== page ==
From Fat Mama's Tamales Online
When in Natchez, stop in and experience a true southern treat. Your taste buds will thank you.
Not far from the shore of the Mississippi River tucked away on Canal Street in Natchez is Fat Mama’s Tamales, a restaurant that has become an institution both because of its food and its fun, customer friendly atmosphere.
Readers outside of Mississippi may scratch their head in wonder, curious as to how a restaurant in the Magnolia State, not bordering Mexico, would be famous for tamales.
The prevailing theory, as noted by Visit Mississippi, is that in the early 20th century, as migrant workers from Latin America and black laborers worked together in the cotton fields in Mississippi, the cultures combined to create the Delta-style hot tamale. It was not long before the food fad took hold in Delta kitchens, as it was both economical and tasty.
Jimmy and Britton Gammill began making their tamales in the mid-1980s. As their following grew and the recipe was perfected, the couple decided to open a small restaurant, which eventually led them to opening the original Fat Mama’s Tamales in 1989 in a 600 square foot log cabin.
As their story goes, the two made so many iterations of their tamales, trying to find the perfect recipe, that their children joked that if they kept eating all of the tamales their parents would have to call their shop Fat Mama’s. The name stuck.
The business would grow in customers and notoriety over the next 16 years, frequently mentioned among the “must experience” restaurants in Mississippi and the southern U.S. Over the years, Fat Mama’s has been spotlighted in People Magazine, Forbes, Southern Living, and many more publications.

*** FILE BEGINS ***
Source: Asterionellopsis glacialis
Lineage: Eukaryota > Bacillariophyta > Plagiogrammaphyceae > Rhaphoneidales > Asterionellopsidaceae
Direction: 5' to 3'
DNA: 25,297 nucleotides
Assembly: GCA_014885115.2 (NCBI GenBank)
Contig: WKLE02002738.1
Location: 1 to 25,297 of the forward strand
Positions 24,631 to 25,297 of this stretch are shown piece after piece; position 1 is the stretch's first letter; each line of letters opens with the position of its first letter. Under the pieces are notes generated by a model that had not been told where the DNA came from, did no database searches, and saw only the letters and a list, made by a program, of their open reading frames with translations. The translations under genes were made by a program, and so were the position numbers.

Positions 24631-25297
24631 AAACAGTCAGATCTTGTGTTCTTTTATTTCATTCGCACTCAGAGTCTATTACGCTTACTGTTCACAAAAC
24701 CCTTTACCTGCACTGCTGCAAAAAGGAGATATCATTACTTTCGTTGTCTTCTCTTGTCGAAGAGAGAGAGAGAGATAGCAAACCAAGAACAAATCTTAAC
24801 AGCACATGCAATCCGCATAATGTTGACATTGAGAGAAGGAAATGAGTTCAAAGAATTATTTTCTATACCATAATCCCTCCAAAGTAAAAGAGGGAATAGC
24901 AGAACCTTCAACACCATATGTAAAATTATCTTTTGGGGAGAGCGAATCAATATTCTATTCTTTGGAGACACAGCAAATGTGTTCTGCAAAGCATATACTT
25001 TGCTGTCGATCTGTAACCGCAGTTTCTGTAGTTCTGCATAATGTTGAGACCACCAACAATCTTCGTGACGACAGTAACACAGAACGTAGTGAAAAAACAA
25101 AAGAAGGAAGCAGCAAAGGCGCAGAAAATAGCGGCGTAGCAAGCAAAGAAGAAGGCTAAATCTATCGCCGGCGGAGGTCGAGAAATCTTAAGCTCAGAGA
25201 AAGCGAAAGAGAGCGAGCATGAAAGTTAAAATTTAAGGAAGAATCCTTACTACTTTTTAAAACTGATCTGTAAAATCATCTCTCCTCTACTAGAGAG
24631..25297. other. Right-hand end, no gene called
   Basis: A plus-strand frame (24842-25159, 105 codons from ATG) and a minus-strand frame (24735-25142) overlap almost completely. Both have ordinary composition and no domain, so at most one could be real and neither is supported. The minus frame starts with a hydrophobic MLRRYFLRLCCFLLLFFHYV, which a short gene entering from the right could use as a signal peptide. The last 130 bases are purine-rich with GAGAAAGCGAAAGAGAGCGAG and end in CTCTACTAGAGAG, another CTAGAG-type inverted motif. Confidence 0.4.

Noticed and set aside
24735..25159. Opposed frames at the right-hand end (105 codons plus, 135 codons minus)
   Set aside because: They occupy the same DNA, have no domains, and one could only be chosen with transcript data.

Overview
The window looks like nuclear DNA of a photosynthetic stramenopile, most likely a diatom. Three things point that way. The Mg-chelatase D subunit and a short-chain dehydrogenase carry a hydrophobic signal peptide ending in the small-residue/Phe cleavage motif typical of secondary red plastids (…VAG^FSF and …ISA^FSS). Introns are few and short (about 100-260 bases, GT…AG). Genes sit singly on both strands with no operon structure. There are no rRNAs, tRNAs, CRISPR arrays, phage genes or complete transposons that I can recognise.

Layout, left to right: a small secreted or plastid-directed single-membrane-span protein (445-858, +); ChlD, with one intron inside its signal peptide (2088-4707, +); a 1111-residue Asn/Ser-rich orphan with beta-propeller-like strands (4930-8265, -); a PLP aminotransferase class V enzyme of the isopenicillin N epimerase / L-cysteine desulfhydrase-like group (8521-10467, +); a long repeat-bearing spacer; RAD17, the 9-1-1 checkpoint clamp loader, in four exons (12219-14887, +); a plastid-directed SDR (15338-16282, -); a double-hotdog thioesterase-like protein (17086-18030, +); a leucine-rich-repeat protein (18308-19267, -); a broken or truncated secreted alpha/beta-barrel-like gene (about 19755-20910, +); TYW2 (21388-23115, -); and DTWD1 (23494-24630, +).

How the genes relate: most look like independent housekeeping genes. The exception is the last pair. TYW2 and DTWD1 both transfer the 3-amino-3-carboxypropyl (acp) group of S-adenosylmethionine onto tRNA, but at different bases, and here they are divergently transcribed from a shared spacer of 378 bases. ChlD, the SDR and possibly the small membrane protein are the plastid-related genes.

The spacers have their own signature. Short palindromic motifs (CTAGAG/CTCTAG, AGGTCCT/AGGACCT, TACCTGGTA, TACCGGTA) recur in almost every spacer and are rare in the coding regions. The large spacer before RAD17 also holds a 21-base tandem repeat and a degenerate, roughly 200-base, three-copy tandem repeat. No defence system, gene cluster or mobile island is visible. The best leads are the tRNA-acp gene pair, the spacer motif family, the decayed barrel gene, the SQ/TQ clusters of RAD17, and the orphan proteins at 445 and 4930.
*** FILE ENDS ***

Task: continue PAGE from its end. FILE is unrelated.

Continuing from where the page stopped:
In 2005, after Hurricane Katrina made landfall in Mississippi, Fat Mama’s learned that the National Park Service would be taking their location through eminent domain, which prompted the business to assess their future.
David Gammill, the son of Jimmy and Britton, had taken over the operations of the family business, allowing his parents to retire. David would find a new location for Fat Mama’s, just across the street from their original cabin, and moved the restaurant in 2008, careful to incorporate many of the unique details of the now famous original hot spot.
The move allowed the family business to grow. Fat Mama’s menu expanded and the restaurant launched wholesale products featuring their famous tamales, the original “Knock-you-naked” margarita mix, and their customer favorite “Fire & Ice” pickles. They also opened an online store and now ship their Mississippi-made products across the country.
Fat Mama’s is unquestionably a Mississippi success story. When in Natchez, stop in and experience a true southern treat. Your taste buds will thank you.
Learn more about Fat Mama’s, see their menu, and order from their online store by visiting here.